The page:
House Eases Limits on 529 College Plans in Response to ObamaRichard Rubin
The U.S. House of Representatives voted to loosen restrictions on tax incentives for education savings, expanding a program that President Barack Obama wanted to limit.
The measure, which passed on a 401-20 vote Wednesday, would let people use tax-advantaged education savings accounts to pay for computers and place refunds from colleges back into their accounts without penalty. Bipartisan support in the House and Senate -- and lack of opposition from Obama to this narrow bill -- means that it stands a good chance of becoming law.
Just one Republican and 19 Democrats voted against the bill.
House passage of the relatively minor expansions comes a month after Obama proposed repealing the accounts’ main tax benefit. The accounts, known as 529 plans after the section of the U.S. tax code that allows them, are among the most popular vehicles for families saving for college.
Account owners set aside money after it has been taxed and then don’t have to pay income taxes when they spend it on higher education.
“There’s much to be done but today’s vote is a critical and simple step that Congress should take to empower folks to save for higher education,” said Representative Lynn Jenkins, a Kansas Republican who sponsored the bill.
The bill would cost the government $51 million over a decade in forgone revenue, according to the nonpartisan Joint Committee on Taxation. The Obama administration doesn’t oppose the bill, though it has other ideas for making college more affordable, White House Press Secretary Josh Earnest told reporters on Air Force One.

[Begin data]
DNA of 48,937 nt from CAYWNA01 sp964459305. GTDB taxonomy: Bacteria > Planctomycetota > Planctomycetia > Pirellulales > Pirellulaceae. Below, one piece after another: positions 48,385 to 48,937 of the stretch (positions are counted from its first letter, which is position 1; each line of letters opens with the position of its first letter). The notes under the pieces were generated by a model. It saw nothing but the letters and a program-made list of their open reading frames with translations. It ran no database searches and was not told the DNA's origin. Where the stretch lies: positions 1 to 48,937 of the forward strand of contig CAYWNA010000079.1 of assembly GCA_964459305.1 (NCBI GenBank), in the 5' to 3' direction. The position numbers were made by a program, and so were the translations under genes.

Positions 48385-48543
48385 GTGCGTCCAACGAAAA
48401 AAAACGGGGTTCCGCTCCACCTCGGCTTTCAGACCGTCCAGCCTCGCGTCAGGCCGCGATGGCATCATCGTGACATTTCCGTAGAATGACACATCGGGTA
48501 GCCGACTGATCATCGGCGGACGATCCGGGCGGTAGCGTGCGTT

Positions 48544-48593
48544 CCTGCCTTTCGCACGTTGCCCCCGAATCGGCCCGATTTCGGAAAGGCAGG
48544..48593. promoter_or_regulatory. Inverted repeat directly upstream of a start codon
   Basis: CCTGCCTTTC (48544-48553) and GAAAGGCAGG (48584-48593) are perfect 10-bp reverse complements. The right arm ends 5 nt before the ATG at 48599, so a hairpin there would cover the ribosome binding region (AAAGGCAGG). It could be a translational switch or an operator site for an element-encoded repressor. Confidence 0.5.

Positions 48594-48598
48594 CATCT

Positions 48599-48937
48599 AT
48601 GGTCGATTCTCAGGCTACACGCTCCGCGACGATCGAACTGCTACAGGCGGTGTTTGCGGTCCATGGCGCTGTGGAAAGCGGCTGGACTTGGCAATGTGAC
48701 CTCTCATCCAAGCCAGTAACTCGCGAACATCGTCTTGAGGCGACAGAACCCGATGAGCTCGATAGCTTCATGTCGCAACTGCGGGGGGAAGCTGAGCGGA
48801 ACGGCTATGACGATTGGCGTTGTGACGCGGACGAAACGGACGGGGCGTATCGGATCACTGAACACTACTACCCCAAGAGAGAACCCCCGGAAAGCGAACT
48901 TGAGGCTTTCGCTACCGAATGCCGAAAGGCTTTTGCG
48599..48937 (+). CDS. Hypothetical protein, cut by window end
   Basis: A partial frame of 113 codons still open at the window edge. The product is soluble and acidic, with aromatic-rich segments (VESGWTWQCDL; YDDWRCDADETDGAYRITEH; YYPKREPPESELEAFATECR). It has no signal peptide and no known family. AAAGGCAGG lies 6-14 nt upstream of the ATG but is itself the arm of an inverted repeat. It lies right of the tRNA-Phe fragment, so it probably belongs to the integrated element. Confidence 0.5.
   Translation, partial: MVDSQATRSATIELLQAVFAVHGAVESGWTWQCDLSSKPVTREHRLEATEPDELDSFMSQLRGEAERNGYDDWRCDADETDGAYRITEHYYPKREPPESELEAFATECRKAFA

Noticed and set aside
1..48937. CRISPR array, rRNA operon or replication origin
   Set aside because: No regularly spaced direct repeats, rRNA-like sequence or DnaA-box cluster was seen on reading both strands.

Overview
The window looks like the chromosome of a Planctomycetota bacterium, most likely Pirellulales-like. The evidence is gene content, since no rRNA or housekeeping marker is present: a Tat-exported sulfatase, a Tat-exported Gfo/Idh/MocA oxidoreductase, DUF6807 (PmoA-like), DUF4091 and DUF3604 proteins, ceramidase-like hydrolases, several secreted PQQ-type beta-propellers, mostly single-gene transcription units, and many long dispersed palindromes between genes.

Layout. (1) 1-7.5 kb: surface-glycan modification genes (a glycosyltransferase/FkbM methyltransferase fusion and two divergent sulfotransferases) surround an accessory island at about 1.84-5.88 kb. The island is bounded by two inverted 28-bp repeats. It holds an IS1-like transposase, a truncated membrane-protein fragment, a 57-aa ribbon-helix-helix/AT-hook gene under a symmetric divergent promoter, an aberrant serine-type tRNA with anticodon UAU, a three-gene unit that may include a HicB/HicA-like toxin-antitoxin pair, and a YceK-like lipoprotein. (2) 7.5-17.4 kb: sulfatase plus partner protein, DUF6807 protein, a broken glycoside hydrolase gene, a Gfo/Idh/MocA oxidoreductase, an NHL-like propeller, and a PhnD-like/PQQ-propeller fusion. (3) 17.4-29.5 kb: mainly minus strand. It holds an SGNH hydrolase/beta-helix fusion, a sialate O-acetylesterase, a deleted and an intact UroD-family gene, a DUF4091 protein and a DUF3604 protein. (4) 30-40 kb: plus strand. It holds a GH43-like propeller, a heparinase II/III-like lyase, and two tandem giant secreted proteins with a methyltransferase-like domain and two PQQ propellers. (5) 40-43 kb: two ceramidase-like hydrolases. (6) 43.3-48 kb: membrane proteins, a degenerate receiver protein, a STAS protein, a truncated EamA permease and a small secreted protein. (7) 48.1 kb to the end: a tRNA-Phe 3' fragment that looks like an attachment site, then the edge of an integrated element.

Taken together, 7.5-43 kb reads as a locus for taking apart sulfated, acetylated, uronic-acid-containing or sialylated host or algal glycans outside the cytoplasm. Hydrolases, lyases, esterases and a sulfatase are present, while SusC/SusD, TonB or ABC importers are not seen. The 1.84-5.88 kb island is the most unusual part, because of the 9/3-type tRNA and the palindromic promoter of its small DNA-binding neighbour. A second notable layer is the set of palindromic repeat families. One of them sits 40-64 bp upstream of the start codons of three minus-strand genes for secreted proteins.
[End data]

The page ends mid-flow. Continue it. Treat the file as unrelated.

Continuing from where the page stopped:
Obama in January proposed major changes to 529 plans as part of a broader plan to expand tax credits for higher education. Under Obama’s proposal, the investment income generated from new contributions to 529 plans would have been taxed when withdrawn, instead of being tax-free.
The president’s plan “would cut taxes for 8.5 million students and families and simplify taxes for every single student who relies on education tax credits to help pay for college,” Earnest said Wednesday.
A poll sponsored by the Associated Press and conducted from Jan. 29 to Feb. 2 found that 19 percent of Americans supported Obama’s 529 plan.
Administration officials, including economist Jason Furman, sought to justify the proposal by saying that the benefits of 529 accounts largely go to high-income households capable of setting aside money. After a barrage of criticism from account holders and lawmakers in both parties, the administration backed away from the plan within 10 days.
The bill is H.R. 529.